I even remember when my loss of anticipation turned to expectation. When the Angels pulled off the improbable in defeating the Yankees with some great come from behind wins, I said, they can beat anyone. And they did. My hopes waned from belief to wish but back again to palpable anticipation as the World Series ring came into grasp. Only a series against the Twins and whoever the lowly NL presented stood in the way. All those years of hoping would finally culminate with a championship. It wouldn’t go down as incredible as the Red Sox beating the curse of the Bambino or one day when the Cubs finally win one again. Nope. But it did in my books go down as amazing. Most amazing was this play that turned the fortunes of a World Series from the Giants to the Angels. And Anticipation grew tangible.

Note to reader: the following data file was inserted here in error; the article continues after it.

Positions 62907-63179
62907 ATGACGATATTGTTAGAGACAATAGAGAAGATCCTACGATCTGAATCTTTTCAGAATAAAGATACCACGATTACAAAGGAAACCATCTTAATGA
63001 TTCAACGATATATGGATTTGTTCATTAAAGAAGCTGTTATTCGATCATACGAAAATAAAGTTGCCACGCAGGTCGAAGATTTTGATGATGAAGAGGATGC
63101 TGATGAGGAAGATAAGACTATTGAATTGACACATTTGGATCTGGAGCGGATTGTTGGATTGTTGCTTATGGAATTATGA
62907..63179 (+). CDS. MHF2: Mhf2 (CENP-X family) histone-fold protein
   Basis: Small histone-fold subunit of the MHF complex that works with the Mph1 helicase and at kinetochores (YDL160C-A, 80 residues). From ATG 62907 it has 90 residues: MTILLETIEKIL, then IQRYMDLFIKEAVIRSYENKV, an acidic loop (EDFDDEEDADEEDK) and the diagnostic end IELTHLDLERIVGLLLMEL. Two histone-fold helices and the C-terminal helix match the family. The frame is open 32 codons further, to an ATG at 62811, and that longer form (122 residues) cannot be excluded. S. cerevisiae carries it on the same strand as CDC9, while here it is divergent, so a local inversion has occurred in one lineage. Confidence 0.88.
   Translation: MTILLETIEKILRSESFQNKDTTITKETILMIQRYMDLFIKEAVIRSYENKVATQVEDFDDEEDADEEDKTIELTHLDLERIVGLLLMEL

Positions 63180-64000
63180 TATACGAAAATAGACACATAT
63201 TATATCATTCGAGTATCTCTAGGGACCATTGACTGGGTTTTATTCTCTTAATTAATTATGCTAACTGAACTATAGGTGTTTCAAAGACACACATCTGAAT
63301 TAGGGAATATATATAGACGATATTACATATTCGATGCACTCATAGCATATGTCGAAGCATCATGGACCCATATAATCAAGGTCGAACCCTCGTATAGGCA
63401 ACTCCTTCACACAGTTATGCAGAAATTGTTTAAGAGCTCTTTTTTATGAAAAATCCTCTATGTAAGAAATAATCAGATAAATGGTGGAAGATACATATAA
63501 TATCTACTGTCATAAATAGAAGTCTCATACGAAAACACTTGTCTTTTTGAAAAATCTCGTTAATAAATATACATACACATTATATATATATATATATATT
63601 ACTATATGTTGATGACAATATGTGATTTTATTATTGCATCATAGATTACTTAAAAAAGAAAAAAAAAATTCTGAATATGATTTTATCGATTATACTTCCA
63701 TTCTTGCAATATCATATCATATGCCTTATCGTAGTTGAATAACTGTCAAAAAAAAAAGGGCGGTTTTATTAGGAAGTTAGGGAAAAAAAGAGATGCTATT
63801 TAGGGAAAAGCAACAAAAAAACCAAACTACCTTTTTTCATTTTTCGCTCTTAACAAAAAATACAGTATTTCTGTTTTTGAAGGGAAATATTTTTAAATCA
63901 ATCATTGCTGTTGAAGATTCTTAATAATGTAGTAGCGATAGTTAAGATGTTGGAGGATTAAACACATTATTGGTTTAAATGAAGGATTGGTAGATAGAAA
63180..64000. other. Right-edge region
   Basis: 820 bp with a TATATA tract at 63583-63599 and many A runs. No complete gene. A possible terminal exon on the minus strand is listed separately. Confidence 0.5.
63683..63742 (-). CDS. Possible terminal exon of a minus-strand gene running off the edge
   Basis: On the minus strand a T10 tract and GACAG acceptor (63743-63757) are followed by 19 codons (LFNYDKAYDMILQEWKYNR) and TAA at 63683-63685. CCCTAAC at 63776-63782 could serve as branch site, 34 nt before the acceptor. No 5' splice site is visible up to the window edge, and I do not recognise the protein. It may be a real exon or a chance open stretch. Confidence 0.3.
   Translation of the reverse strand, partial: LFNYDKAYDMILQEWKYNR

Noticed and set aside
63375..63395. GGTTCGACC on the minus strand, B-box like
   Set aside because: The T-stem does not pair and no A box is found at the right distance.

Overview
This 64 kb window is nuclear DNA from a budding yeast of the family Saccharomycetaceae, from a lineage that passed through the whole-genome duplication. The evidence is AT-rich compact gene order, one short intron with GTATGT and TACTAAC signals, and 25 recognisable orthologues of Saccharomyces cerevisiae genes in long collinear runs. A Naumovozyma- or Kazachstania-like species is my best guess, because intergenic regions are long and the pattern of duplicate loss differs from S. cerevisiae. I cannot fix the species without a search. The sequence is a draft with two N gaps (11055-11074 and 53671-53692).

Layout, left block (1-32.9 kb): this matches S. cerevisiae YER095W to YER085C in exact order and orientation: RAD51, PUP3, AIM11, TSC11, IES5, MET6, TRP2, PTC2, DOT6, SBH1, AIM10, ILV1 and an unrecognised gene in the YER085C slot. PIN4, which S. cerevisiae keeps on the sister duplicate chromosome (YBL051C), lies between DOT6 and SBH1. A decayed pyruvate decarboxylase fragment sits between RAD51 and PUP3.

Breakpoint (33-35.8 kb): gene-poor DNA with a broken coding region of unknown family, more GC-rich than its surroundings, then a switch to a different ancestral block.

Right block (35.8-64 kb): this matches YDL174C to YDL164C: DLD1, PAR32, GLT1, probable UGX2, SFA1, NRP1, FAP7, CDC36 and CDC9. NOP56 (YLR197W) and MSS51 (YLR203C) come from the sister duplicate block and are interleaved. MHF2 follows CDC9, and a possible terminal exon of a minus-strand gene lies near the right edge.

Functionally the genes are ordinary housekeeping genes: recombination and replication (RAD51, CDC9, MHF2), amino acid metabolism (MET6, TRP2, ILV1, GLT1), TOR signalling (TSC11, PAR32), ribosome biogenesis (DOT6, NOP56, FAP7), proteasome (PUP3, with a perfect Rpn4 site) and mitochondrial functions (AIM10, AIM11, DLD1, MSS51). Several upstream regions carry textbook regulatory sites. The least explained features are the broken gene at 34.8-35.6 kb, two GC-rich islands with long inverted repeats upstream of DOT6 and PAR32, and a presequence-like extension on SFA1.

Hope diminished but was reborn in anticipation as winning became realistic. That’s my story in sports.

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Isn’t that what the hopes of God’s people must have been like? But times a million. For more than a thousand years, they looked for the Messiah. They waited generation after generation through good king and bad, through exile and more exile, through the remnant and the dispersion they waited. I am sure patient longing turned into diminished hope, especially during those silent years.

But I bet when God started speaking again and again, the anticipation built like it did for me. The exciting thing about Christmas this year for me is the reminder of hope/anticipation. God is at work, and I anticipate him doing incredible things in my life. I look forward to the promises in our life being fulfilled as the promise of Jesus was fulfilled on Christmas.

Will you hope with me?

Get Out Of The Way

We all want to see the power of God move, right. Well, maybe not all of us. But you know who I am talking about. Many of my friends talk to me saying, we want to see God move in our midst. We want people to encounter God in a real way, which raises the question… Then why don’t we see God move more. Or maybe you ask, why doesn’t God move like he once did? I postulate that first, God is moving, and second, we get in the way. One word comes to mind, control.